How much data are you willing to lose? It may sound like a dumb question but it will help you determine your disaster recovery strategy. For example, many financial institutions use a technique called data mirroring or data shadowing . Every time a transaction is written, that same transaction is written to another disk at another location. For example, if your business is in New York City, a copy of your data is written or mirrored to a site in Philadelphia or wherever your backup site is located. If your business suffers physical damage, you have up-to-date data at another location. In theory, only the transaction being processed at the time of the disaster is lost.
This process is costly; you need to either purchase or rent extra computer equipment. You also need to enter into a contract with a company that provides data storage. Obviously this may not be cost-effective for your company. So, how much data are you willing to lose?
How often does your business backup its data? Every hour? Twice a day? Once a day? Once a week? Your backup schedule answers the previously asked question. If you backup twice a day you are willing to lose half a day’s worth of data. If you only backup weekly, you are willing to lose a week’s worth of data.
Backing up is extremely important. However, if your office is damaged, what about your backup media?
Store your data at an off-site facility. There are many companies that provide archiving and storage services.
Be smart. Choose a facility at least 50 miles or so from your office. If there is a flood in your community, you don’t want yourÃ?Â¯Ã?Â¿Ã?Â½ storage facility in the same town or city.
A main concern is resolved; you have your data. However, depending on the disaster, your office may be gone. Data is no good unless you have the technology available to put that data to work.
How long can you afford to be out of business? One day? One week? One month? Not at all? The answer to this question determines the type of off-site facility, if any, that you have.
There are three types of off-site facilities. They are: hot, warm, and cold. Many financial institutions, health care companies, and other critical companies use a hot site.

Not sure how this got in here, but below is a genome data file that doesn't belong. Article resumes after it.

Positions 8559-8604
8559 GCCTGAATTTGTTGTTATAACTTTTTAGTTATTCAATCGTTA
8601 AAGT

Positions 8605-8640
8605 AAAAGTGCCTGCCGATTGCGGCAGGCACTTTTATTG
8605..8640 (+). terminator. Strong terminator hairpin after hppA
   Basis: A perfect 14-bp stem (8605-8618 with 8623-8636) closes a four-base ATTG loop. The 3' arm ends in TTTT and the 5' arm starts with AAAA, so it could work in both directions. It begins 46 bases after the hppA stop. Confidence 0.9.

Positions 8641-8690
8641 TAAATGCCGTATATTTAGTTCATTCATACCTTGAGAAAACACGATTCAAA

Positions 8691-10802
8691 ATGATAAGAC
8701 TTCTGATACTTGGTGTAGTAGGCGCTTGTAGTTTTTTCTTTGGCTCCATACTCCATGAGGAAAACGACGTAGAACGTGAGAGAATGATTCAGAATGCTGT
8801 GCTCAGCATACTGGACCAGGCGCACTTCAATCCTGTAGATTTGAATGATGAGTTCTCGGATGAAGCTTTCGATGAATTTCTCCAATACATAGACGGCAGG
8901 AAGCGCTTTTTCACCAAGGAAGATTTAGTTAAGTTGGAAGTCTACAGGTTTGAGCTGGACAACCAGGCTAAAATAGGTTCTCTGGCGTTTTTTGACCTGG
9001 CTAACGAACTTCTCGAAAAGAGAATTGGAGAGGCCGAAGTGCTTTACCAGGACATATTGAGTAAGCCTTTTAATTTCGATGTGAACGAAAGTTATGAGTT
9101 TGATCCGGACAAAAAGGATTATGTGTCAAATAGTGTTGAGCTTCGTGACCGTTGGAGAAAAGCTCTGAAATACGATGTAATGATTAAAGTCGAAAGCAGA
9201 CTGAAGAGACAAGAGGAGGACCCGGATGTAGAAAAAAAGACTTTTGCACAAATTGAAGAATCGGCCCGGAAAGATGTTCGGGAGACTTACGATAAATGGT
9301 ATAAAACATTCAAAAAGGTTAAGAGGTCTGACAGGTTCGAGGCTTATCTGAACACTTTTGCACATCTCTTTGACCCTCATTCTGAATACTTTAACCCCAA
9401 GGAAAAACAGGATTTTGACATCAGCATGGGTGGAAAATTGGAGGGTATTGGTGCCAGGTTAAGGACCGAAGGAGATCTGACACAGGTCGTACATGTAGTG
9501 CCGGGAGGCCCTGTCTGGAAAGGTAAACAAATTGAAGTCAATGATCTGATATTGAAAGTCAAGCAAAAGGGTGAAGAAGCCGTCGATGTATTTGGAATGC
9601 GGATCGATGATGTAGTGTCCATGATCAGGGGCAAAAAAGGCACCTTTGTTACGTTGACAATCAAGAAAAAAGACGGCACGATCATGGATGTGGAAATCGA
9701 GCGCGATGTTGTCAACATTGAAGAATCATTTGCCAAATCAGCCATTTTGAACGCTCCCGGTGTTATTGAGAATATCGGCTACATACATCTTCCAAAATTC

A hot site is a complete off-site replica of your data center. It includes all of the computer equipment, networking equipment, and any other technologies that are part of your data center. You are quite close to being up and running. This site is also the home of your off-site data storage. The data is ready to go. In some scenarios, there are desks, phones, and other office equipment ready to use.
A hot site is expensive. In addition to the cost of renting or purchasing the technology, you are also incurring a monthly rent. This type of site is like insurance; you pay monthly and hope that you never have to use it.
A warm site has the technology but is not as up-to-date or ready to use. You may have to supply some additional equipment to make this a replica of your office. You may also have to install programs and data because your off-site storage may not be part of this site. This type of site is less expensive, but it requires more time and work to have it run your business.
A cold site is a bare bones facility. You will need to bring in equipment, restore your data, and so on. It is the least expensive of the three solutions, but it incurs the more down time.
Certainly there are other solutions. If you are a small business, you may be able to quickly purchase some computers, restore your data and temporarily rent space until you can rebuild or relocate. The key is to have a plan. Don’t wait until the disaster strikes!
A good plan is documented. This fact is often overlooked. Don’t let your employees convince you that the information is in their head; they will know what to do. They may not be working for you anymore, or God forbid, depending on the type of disaster, they, the company, and you may not be alive.
Your plan includes all the instructions necessary to rebuild your business. It includes: how to hook up your equipment, instructions for installing software and restoring data, how to rebuild your email system, how to rebuild your phone PBX system, and so on. It includes contact information, who declares a disaster, and it may even include phone scripts that employees use to reassure your clients that your business is still feasible.
Include walk-throughs to ensure that your instructions are correct. Ensure that people read the document, or at least the sections that pertain to their responsibilities.
A disaster recovery plan is the best written-document that you pray will never have to be used. Be prepared. You never know when a disaster may occur but you can know what to do if one does.